Are you a recovering addict who just finished a treatment program for drug or alcohol addiction? Do you want to know how to maintain your recovery and avoid relapse? If so, you’ve come to the right place.
After your initial treatment is done, what comes next is ‘addiction aftercare’. It reduces your risk of falling back into addictive behaviours and keeps you moving forward on the road to a drug or alcohol-free life. Read on to find out more about how addiction aftercare supports you from relapse and why it’s so important for recovery.
When you’re recovering from a drug or alcohol addiction, you may experience a relapse (or multiple relapses). This occurs when you stop maintaining your goal of decreasing or avoiding drug or alcohol use and return to previous levels of use. It may take just two attempts, or five or more attempts, before you successfully achieve your goal.
There are many things that could cause you to relapse, such as pre-existing emotional, mental and physical health issues, work problems, social problems (eg relationship challenges), and economic problems (eg financial hardship).
The good news is that you can prevent relapse with ‘addiction aftercare’.
Once you’ve completed a treatment program for your drug or alcohol addiction, you can continue to receive treatment to prevent you from relapsing and help you remain sober. This treatment is referred to as addiction aftercare, and it expands upon the coping strategies you learnt during rehabilitation. It differs however, because there will be less frequent contact with your treatment personnel; so your ability to maintain your own sobriety will depend on your self-sufficiency, individual determination, and hard work.
Addiction aftercare can last from a few months to a lifetime, depending on your needs and disposition when you finished the initial treatment. If you wish to receive addiction aftercare following your initial treatment, your doctor or mental health professional can work with you to write an ‘aftercare plan’.
Your aftercare plan will be based on your needs, concerns, and lifestyle. But successful aftercare plans usually include the following components:
o Identify and manage the triggers that cause you to take drugs or alcohol (eg depression or marriage conflict)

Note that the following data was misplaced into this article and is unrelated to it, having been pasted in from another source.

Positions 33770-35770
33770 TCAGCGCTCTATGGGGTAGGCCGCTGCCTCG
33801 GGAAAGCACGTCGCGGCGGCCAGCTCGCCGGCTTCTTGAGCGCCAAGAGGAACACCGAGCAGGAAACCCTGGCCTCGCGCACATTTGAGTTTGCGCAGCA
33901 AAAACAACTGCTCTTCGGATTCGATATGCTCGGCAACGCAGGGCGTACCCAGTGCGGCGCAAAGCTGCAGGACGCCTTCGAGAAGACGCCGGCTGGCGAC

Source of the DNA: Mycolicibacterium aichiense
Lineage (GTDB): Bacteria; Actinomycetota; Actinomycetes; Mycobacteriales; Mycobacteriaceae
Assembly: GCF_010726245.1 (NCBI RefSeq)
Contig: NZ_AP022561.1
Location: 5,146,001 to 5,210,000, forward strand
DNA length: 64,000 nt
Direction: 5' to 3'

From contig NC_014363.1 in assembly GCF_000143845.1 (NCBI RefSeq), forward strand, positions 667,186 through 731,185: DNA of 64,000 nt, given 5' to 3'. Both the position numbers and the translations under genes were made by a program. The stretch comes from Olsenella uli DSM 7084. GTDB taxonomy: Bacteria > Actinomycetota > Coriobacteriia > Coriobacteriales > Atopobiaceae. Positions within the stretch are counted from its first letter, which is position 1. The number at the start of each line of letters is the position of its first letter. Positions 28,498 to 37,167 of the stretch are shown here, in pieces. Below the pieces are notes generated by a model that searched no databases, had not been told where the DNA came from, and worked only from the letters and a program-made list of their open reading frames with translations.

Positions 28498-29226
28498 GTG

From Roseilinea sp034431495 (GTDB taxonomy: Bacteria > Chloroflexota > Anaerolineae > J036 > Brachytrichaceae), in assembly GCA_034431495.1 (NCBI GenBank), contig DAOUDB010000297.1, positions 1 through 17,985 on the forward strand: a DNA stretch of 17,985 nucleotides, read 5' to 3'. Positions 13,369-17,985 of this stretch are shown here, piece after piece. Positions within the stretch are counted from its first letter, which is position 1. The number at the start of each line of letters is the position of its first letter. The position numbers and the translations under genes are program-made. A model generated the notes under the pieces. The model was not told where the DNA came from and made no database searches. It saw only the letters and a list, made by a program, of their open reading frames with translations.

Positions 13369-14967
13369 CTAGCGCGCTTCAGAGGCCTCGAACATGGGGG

o Cope with your cravings
o Evaluate the potential outcome of a relapse before taking drugs or alcohol
o Keep a lapse (a brief return to drug or alcohol use followed by a return to your recovery goals) from turning into a relapse.
It’s important that you follow your aftercare plan carefully to reduce your risk for relapse and help you stay sober.
Here are four reasons why addiction aftercare is the next step you should take after you’ve finished your initial treatment:
Lifelong recovery is possible with addiction aftercare. When you have an aftercare plan and stick to it, this not only makes it easier for you to transition from treatment back to daily life, it also prevents relapse of your drug or alcohol addiction. And by breaking the cycle of addiction, you can get a new start on life.
Palladium Private is a private mental health provider that tailors programs to their clients in order to facilitate their rehabilitation process. To find out how Palladium Private helps you through your complete rehabilitation process, call 1300 573 095 or click here.
Holistic rehabilitation retreats take you out of your daily routine to provide you with a holistic, immersive program for rehabilitation. This give you an opportunity to work through issues in an individualised program that targets the root cause of your health issues. So what exactly is a holistic retreat and what are the benefits of […]read more
Post-traumatic stress disorder (PTSD) is a treatable anxiety disorder that affects around one million Australians each year. When someone develops PTSD, memories of traumatic events interfere with their ability to function. Episodes of fear and intense anxiety may be triggered by memories such as death, serious injury, sexual violence, living in a war zone, torture […]read more
When someone’s suffering from depression, support from family and friends makes a huge difference. A lot of times, those suffering from depression, anxiety, or suicidal thoughts are reluctant to “open up” to others and therefore can end up suffering alone in silence. As a friend, there are ways you can recognise the signs and symptoms […]read more